Most of us may need to go to a bank or financial institution for a loan at some point in life. Having dreams and wishes is important, but they come at a price. Generally, there are two types of these costs, time, and money. Whether buying a new home, a new vehicle or planning a trip abroad, it all costs a lot of money.
Let’s say you need a loan to accomplish something you’ve been planning for a long time. Unexpected expenses put the brakes on your savings plan. Well, that is where the financial support comes in.
The majority of people appreciate the importance of financial health. Financial problems can be a source of enormous stress, but knowing how to manage your money, live within your means, and stay relatively debt-free can positively affect your physical and emotional well-being. Financial wellness involves building and maintaining good credit, and its advantages go beyond just borrowing. A strong credit score in a credit report and reflected in your credit rating demonstrates your financial responsibility. It affects your ability to:
- Secure educational, home, and auto loans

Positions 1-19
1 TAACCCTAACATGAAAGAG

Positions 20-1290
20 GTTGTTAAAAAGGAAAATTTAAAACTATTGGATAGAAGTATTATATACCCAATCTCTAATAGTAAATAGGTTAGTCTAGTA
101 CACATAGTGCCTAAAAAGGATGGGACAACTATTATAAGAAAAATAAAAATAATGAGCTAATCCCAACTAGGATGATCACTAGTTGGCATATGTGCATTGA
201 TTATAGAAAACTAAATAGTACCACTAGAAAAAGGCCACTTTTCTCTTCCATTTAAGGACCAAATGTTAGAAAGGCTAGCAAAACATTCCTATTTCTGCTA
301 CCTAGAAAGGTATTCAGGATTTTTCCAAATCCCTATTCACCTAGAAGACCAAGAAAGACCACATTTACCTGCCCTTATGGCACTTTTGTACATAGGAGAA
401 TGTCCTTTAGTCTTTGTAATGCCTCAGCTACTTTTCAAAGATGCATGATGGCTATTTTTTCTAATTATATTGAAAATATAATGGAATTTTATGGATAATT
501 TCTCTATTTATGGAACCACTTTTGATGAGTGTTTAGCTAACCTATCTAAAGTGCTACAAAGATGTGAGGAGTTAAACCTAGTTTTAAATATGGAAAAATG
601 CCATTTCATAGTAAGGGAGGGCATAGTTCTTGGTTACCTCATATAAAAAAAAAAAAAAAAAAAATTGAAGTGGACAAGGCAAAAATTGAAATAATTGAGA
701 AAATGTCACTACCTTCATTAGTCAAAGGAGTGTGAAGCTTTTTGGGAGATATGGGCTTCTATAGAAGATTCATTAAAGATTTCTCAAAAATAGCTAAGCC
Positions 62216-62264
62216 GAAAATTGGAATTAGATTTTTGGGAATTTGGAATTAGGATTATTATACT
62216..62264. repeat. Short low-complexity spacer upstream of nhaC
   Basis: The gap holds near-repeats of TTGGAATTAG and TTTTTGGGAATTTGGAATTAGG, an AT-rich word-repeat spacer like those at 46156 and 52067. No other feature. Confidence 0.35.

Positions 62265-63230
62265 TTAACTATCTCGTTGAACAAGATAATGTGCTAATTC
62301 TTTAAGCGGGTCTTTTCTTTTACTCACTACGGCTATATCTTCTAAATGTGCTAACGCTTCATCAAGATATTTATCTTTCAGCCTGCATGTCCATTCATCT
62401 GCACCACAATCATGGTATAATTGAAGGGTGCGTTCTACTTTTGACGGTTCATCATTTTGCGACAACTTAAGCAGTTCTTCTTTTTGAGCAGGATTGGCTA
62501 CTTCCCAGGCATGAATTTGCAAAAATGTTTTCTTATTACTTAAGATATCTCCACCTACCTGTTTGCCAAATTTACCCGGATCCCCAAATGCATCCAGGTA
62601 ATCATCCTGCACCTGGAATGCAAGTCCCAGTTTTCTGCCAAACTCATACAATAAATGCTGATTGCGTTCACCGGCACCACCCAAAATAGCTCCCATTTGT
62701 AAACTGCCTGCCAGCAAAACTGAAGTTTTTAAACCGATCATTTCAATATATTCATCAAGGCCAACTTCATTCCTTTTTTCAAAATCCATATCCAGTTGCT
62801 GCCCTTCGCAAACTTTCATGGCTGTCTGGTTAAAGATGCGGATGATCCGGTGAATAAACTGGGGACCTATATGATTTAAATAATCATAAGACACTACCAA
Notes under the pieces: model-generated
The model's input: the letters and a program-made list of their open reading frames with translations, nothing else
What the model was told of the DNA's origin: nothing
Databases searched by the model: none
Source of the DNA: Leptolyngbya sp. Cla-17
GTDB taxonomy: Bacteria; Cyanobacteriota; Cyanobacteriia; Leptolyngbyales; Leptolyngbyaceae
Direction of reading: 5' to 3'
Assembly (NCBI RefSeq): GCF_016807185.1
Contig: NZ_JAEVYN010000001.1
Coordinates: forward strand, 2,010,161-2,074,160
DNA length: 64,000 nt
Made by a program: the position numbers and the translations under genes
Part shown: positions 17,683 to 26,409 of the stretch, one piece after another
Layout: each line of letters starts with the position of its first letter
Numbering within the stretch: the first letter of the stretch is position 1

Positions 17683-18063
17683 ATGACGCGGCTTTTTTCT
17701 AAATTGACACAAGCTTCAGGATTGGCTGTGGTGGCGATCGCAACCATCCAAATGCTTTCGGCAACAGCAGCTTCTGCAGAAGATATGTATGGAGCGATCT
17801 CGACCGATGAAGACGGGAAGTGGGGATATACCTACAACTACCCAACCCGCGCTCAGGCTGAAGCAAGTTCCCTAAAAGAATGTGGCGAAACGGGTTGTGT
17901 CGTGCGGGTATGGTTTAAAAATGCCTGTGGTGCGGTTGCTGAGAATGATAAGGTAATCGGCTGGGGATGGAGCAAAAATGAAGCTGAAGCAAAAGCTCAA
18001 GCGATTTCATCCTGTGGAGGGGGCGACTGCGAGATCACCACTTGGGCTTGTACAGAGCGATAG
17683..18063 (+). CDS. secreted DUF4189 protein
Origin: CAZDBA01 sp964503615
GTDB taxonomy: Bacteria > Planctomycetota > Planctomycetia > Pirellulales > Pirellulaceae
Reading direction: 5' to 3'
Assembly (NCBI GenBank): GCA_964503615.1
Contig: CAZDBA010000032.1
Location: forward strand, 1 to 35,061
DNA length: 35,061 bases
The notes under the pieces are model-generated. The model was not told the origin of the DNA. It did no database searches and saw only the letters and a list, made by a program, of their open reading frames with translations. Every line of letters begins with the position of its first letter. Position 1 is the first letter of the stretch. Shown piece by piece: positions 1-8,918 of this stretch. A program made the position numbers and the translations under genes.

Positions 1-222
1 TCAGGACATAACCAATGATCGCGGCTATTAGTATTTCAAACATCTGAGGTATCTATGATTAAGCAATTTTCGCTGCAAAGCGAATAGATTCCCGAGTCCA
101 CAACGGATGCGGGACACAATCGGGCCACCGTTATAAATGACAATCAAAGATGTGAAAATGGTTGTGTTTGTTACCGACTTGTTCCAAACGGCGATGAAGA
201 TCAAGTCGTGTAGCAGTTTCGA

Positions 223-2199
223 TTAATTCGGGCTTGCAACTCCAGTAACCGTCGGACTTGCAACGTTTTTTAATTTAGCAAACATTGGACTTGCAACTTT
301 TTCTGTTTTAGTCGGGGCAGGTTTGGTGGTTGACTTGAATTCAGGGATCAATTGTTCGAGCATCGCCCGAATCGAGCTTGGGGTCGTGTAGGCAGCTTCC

- Qualify for a credit card
- Get lower interest rates
- Get great rates on insurance policies
- In some cases, it increases your chance of landing a job.
In this article, you will learn why good credit is essential to your finances and security and why you need to strive to attain a positive score:
What Is a Credit Score?
Your credit score is simply a snapshot or digital summary of your credit report that creditors can use to determine if you qualify for credit. The Fair Credit Reporting Act (FCRA) defines a credit score as a numerical value or categorization derived from a statistical tool or modeling system used by a person who issues or manages a credit to determine the probability of certain loan behaviors such as default. A quick review of your credit history gives creditors everything they need to assess your ability to pay off a credit card, car loan, or mortgage. They can also use your credit history to decide the loan terms you will be offered or the rate you will pay on loans.
Credit scoring systems award points for each factor that helps predict who is most likely to pay off debt. The total score becomes your credit score. Late payments, maxed-out credit cards, and bankruptcies are all factors that negatively impact the credit score. Solid payment history and careful management of available credit boost the points. Consumers with very little or no score may not receive credit under any conditions. You can incur thousands of dollars in additional interest over the life of a mortgage or car loan if your credit score is low.
Why Are Credit Scores Important and What Affects Them?